A bazillion festivals and fairs on the weekend, and the one I chose was the Scoresby Steamfest, held at the National Steam Centre in Scoresby.
The space at the National Steam Centre is giant, I needed a nap after walking around. There’s 12 sheds split up into types of engine/machine. The best shed is obviously Shed 1, with the steam engines, and they’re a great way to look at moments in Victorian and Australian history. I especially enjoyed checking out the gauges that used to sit in the Heinz factory in Victoria. They’re no longer in use but I enjoyed thinking about pounds per inch and the idea of thousand pounds per hour of BEANZ.
The next most fun thing was watching the dragline walk! A dragline is an excavator, it looks kind of like a house with a big crane arm, and it walks by using “feet” on either side that are attached to a rotating mechanism in combination with a large single foot underneath in the centre. (For an explanation, you can watch this video of a Rapier Dragline. I watched it on silent cos I’m at work but it’s got some visual and then some understandable explanatory closeups.) It’s like a techno Baba Yaga house, pulling itself up and dropping itself down and moving across the landscape with a morbid, fascinating inexorability. I’ve spent some time since yesterday thinking about the repurposing of mining equipment in Australia for our climate change future; as our mines become less used, much like our weapons and tools of war, what other uses will we find for them?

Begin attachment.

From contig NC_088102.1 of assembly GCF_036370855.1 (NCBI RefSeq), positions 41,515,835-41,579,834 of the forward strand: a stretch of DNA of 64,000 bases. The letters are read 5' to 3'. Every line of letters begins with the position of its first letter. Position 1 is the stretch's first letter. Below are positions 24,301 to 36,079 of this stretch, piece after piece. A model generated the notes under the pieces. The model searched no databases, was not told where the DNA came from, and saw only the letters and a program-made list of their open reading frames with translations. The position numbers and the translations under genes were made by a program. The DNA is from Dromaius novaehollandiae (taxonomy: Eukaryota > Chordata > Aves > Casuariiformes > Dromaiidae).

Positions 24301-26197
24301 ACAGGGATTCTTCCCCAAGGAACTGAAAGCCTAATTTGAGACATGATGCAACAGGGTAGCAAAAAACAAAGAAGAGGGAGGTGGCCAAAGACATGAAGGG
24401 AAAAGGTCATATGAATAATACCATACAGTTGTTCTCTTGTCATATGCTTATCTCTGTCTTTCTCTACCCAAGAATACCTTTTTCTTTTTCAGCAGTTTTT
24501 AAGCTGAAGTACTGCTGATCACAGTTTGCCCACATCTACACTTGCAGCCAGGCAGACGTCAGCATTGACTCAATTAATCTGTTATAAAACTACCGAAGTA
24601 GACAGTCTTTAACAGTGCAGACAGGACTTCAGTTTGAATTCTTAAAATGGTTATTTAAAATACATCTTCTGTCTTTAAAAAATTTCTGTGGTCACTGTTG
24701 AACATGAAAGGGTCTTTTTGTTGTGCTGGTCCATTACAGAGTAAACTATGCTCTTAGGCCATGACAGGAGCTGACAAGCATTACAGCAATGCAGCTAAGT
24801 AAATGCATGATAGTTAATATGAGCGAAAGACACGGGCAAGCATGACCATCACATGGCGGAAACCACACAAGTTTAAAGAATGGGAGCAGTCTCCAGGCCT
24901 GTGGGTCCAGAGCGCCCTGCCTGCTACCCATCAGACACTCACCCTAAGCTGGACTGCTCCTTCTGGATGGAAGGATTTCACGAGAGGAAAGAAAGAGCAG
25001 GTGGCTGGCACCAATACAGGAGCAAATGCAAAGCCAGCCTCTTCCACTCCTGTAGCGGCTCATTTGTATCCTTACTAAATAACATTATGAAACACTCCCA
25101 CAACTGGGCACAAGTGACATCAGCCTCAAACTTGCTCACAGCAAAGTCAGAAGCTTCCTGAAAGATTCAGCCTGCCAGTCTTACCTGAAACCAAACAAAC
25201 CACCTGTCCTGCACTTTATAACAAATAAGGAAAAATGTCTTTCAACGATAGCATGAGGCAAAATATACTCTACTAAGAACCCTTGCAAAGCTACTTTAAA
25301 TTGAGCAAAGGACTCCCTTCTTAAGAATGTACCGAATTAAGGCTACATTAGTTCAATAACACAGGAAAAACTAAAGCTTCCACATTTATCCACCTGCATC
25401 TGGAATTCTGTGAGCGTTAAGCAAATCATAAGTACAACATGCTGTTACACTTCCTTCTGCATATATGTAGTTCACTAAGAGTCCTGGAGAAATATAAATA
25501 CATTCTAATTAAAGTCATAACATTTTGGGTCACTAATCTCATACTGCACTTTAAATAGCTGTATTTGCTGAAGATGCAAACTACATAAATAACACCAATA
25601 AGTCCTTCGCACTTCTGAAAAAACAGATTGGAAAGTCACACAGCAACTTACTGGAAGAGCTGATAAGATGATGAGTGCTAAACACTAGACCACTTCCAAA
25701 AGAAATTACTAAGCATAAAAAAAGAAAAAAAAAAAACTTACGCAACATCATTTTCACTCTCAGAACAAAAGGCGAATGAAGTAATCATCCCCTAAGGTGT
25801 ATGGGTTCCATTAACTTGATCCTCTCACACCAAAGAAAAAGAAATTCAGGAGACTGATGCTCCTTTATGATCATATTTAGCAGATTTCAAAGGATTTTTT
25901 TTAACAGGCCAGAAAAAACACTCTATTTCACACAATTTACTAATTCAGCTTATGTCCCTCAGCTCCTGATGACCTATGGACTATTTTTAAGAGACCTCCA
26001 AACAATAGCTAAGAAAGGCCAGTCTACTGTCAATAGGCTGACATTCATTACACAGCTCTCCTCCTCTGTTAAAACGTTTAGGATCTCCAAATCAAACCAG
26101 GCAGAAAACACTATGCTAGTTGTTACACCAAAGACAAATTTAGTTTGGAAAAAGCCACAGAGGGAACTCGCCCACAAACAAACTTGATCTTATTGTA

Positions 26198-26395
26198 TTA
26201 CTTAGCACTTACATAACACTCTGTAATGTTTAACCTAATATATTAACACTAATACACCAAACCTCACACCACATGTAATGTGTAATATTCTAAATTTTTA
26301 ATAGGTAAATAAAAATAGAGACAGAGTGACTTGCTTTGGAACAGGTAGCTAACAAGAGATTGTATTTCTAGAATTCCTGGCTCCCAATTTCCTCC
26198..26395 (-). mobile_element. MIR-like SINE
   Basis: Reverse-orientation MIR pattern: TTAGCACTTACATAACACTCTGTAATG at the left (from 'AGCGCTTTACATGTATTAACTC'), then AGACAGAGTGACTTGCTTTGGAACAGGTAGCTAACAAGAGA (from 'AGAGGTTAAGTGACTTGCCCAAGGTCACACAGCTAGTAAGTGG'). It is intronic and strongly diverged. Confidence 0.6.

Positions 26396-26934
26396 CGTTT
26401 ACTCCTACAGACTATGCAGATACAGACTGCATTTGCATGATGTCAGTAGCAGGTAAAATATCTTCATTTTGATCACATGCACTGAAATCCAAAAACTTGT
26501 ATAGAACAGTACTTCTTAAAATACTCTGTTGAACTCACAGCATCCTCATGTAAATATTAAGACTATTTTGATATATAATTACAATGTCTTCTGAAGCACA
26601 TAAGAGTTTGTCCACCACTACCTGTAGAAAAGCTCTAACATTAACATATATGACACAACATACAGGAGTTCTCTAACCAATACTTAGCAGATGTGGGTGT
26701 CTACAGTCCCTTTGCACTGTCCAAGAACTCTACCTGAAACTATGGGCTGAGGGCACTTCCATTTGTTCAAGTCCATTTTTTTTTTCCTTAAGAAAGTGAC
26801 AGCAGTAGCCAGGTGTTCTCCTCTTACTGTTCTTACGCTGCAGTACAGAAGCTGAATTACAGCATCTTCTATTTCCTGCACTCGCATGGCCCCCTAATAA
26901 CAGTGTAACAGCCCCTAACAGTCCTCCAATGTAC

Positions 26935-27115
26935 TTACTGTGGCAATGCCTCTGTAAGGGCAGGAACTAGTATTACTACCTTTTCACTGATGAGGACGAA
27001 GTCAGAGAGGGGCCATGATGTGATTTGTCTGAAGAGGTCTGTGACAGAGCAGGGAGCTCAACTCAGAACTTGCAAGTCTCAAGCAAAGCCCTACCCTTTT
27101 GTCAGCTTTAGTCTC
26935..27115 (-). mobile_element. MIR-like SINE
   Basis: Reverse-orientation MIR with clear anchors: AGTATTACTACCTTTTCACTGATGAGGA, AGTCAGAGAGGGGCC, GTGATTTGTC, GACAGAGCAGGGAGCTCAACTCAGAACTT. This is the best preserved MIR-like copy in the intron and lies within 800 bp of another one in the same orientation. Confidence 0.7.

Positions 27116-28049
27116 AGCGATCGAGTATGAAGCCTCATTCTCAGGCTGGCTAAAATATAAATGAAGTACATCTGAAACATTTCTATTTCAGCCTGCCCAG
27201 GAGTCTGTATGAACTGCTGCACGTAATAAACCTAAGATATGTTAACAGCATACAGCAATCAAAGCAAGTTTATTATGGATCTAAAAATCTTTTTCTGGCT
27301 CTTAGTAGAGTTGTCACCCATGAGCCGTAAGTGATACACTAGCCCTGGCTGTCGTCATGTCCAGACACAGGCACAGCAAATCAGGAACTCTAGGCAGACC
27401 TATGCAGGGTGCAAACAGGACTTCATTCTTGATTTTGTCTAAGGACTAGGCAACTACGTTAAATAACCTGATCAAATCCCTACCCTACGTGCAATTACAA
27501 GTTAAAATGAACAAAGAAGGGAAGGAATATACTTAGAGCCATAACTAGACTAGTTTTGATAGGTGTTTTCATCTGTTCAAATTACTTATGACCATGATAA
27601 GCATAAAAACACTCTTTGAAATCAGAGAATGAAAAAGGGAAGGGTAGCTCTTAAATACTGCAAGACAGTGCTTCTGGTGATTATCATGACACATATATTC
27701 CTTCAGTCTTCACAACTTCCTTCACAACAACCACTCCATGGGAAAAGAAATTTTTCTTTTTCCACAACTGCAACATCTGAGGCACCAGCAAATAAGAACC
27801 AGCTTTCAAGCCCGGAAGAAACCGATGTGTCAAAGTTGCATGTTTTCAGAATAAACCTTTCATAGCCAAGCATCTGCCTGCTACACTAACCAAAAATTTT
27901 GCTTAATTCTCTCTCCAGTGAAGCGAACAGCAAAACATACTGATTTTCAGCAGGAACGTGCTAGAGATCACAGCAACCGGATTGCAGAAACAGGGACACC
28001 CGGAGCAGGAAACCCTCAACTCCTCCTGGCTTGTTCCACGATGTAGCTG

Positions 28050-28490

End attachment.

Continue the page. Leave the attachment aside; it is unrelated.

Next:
Speaking of, my biggest problem with visiting places such as the National Steam Museum is that, even as they’re fascinating and interesting and a good time for me to learn more about pulleys and cogs and steam and technology, they’re also a clear timeline of our history of conflict, and a chance for (usually white, middle-aged to older men) people to glorify warfare. My dad engaged a bit in this sort of behaviour, being from the RAAF and instilling in me a love of trains and steam and automobile tech, so I’m familiar with it. It causes conflict within me, because I LOVE this stuff.
Being a tiny, volunteer outfit in woop woop (when we got off the train at Mitcham I said “well, here we are in the country,”), there’s no shop. There was a stall of fashionable hi-vis, which we have failed you in inspecting. There was also, in Shed 8, “Plough Books,” where I purchased a book on the golden age of Dorset Steam for my father, and spent some time fondling some very hilarious books. (I want Life on the Victorian Railways quite badly.)
Museum: National Steam Centre
Layout: Giant paddock with large sheds. Claims to be wheelchair accessible. I mean, kind of.
Day and time visited: public holiday Monday, 1000 – 1300
Purchases: Random book for Steph’s dad
Rating: 4 steam engines out of 5
Location: 12000 Ferntree Gully Rd, Scoresby. Get there by an automobile. There’s a bike path but it’s a lie.